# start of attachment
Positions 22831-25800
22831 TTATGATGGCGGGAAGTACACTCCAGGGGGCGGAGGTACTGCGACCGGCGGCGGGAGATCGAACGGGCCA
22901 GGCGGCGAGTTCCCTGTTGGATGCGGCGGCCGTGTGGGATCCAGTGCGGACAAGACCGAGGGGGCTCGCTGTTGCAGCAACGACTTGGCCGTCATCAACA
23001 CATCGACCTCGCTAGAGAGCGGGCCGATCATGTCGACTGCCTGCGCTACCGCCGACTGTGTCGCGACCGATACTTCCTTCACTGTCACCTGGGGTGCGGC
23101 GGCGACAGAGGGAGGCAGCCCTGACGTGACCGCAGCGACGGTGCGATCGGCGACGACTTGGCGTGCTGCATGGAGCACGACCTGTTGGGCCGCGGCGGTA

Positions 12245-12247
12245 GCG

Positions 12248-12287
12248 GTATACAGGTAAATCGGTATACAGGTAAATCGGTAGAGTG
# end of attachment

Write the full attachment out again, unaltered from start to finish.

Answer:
Positions 22831-25800
22831 TTATGATGGCGGGAAGTACACTCCAGGGGGCGGAGGTACTGCGACCGGCGGCGGGAGATCGAACGGGCCA
22901 GGCGGCGAGTTCCCTGTTGGATGCGGCGGCCGTGTGGGATCCAGTGCGGACAAGACCGAGGGGGCTCGCTGTTGCAGCAACGACTTGGCCGTCATCAACA
23001 CATCGACCTCGCTAGAGAGCGGGCCGATCATGTCGACTGCCTGCGCTACCGCCGACTGTGTCGCGACCGATACTTCCTTCACTGTCACCTGGGGTGCGGC
23101 GGCGACAGAGGGAGGCAGCCCTGACGTGACCGCAGCGACGGTGCGATCGGCGACGACTTGGCGTGCTGCATGGAGCACGACCTGTTGGGCCGCGGCGGTA

Positions 12245-12247
12245 GCG

Positions 12248-12287
12248 GTATACAGGTAAATCGGTATACAGGTAAATCGGTAGAGTG